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The Warren Court Decisions Earl Warren Said Were the Most Important ... "One Person, One Vote"

In an age of increasingly sophisticated, computer driven gerrymandering, an imagined, but non-existent, epidemic of voter fraud that has led to a profusion of voter identification laws, and an infusion of corporate money into the electoral system, we as Americans continue to wrestle with basic notions of fair representation. As we struggle to make our political system more truly democratic, we ought to consider the bold and historic actions taken by the Supreme Court of the United States fifty years ago this month.

On June 15, 1964, just four days after the United States Senate brought an end to the filibuster against the Civil Rights Act, the Supreme Court of the United States handed down a series of decisions that established the principle of “one person, one vote” in all state legislatures. For the remainder of his life, Chief Justice Earl Warren maintained that these decisions trumped all others made during his tenure, including the segregation decisions, in terms of their importance to American democracy.

Prior to the reapportionment rulings, American democracy was a deliberately misshapen enterprise. In a U.S. version of “rotten boroughs,” district boundaries in almost every state were readily drawn to give some citizens a far greater voice than others. In California in 1960, for example, a state senator from the Eastern Sierra had a mere 14,000 constituents, while a peer from Los Angeles represented more than six million.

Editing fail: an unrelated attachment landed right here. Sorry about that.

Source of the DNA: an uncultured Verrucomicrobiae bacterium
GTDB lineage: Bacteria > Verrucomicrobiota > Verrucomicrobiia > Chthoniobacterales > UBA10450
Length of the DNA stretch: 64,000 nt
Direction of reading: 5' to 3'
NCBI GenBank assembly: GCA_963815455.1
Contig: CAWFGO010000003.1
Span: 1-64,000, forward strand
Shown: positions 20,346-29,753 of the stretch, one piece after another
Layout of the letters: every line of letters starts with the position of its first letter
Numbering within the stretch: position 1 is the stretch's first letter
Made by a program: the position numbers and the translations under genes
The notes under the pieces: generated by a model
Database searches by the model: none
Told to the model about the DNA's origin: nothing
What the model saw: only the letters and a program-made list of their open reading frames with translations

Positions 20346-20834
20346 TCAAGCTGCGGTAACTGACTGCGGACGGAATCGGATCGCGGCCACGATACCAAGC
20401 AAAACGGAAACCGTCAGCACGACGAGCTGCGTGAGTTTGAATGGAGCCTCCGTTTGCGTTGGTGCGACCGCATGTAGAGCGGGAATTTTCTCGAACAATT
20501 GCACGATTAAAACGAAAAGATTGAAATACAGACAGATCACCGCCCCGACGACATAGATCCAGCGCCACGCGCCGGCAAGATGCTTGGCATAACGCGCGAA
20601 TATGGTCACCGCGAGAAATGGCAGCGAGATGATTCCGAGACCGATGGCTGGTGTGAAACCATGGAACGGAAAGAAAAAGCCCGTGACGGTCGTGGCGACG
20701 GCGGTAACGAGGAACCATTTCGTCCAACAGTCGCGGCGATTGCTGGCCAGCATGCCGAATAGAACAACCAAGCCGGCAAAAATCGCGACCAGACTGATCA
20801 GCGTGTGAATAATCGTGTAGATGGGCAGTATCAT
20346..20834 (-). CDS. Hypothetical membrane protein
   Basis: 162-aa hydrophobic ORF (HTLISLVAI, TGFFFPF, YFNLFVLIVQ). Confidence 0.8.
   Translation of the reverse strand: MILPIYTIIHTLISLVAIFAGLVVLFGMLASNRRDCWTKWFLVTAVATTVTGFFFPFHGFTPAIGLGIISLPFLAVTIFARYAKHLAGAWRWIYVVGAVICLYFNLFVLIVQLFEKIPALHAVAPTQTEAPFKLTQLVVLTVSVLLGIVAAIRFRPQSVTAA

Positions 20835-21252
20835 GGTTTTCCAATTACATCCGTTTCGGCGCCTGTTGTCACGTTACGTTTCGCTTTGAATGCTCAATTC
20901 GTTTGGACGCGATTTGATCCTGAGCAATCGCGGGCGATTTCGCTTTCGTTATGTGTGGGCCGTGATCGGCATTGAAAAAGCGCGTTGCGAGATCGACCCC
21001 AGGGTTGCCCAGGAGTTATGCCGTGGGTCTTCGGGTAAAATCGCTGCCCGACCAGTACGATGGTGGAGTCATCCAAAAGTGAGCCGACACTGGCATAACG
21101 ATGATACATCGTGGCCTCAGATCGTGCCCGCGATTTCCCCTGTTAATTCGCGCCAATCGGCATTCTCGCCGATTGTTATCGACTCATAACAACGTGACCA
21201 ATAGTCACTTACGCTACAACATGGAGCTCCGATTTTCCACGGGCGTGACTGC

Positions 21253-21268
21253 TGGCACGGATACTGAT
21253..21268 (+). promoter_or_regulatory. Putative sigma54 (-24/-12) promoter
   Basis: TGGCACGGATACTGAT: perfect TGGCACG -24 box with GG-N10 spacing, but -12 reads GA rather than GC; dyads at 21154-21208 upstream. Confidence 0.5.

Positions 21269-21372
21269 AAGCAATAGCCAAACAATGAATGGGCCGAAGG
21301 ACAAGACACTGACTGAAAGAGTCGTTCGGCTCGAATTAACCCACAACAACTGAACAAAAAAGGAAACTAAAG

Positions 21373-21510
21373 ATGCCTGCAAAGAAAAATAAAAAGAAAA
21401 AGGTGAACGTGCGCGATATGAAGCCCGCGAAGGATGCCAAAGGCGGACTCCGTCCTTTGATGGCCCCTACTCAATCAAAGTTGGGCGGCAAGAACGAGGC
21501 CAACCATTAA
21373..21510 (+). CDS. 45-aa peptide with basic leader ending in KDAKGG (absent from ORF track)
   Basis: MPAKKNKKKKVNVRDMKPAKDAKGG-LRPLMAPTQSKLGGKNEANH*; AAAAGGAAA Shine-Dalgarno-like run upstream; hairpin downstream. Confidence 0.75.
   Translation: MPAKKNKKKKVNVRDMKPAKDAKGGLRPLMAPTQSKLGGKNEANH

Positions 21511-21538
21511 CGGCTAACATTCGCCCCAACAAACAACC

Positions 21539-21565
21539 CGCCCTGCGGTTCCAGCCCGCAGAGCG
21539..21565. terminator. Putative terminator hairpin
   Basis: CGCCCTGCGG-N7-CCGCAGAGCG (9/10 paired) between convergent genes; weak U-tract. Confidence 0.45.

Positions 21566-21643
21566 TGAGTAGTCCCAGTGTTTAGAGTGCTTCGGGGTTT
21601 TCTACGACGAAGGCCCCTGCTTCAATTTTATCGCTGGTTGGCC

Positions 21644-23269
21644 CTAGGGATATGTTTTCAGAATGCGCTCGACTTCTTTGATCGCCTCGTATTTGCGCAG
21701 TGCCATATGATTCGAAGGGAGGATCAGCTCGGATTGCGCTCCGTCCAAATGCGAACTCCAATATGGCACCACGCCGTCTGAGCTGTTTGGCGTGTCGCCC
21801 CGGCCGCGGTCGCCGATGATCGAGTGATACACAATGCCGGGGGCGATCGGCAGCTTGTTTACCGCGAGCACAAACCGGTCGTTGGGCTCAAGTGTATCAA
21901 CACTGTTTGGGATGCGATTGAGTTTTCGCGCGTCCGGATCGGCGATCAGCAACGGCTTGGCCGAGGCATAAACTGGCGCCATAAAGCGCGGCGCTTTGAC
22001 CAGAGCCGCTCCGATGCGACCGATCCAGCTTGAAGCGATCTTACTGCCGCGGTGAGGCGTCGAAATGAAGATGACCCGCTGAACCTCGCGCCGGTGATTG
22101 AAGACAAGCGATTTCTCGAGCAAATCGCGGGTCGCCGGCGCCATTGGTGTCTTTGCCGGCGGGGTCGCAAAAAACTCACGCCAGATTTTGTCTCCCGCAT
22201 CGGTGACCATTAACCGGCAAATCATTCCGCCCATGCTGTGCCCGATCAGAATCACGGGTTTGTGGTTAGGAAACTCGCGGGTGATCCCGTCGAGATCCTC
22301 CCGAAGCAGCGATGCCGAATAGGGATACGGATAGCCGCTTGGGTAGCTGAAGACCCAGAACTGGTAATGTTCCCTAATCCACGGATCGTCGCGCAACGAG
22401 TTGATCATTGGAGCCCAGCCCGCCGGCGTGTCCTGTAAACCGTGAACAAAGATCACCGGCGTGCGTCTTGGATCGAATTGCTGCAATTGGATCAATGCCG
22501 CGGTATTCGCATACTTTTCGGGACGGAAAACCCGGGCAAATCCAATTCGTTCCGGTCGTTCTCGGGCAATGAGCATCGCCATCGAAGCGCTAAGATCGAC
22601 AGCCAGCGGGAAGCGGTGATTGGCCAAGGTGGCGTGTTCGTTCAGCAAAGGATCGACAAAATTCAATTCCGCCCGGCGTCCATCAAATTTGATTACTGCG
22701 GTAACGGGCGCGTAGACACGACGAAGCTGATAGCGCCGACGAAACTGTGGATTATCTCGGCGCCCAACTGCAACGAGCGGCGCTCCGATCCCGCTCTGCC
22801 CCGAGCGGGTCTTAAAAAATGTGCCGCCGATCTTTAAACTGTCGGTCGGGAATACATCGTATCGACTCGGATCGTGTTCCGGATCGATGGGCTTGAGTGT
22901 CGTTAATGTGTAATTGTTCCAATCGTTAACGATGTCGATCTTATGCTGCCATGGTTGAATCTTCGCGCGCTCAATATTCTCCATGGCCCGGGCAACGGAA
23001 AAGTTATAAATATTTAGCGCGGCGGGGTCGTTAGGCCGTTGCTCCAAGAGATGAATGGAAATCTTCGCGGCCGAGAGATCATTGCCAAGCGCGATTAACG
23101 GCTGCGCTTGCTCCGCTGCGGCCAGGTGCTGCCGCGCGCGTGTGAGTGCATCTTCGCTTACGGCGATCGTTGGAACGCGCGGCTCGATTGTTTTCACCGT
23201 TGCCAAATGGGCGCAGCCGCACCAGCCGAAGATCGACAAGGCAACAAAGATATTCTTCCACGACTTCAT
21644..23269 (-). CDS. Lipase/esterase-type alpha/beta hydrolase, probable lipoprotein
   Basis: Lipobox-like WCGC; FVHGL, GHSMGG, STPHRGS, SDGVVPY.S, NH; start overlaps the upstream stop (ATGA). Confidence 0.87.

Like Jim Crow, this practice seemed to defy the most elementary notions of democracy as a system of popular self-rule – and yet it had many defenders. Malapportionment circumscribed the political power of labor and civil rights advocates and promoted a pro-business, anti-labor agenda of low taxes, limited government spending, and minimal regulation. In the American South, malapportionment served as a cornerstone of white supremacy, ensuring the overrepresentation of the most ardent segregationists and thus further delaying the realization of civil and voting rights for African Americans. As the 20th century proceeded, urban and suburban populations swelled dramatically while legislative districts remained roughly the same. As a result, minority rule intensified.

After World War II, individual citizens, municipal officials, and civic organizations began to seek relief, but repeatedly failed, thwarted by a conspiracy of inaction among lawmakers and judges.

Finally, in 1962, the Supreme Court decided the time had come to intervene. In Baker v. Carr, a majority of the Warren Court ignored the angry dissent of Felix Frankfurter and ruled that federal courts did have jurisdiction to consider whether or not legislative malapportionment violated the Equal Protection Clause of the Fourteenth Amendment. Deliberations in Baker proved so exacting that they contributed to the physical decline and ultimate resignation of Frankfurter and one of his colleagues.

Baker v. Carr did not establish a standard for states to follow in drawing legislative districts, but the decision did open the doors of the federal courts to litigants to challenge malapportionment. Within two years, attorneys and plaintiffs in more than three-dozen states had done just that.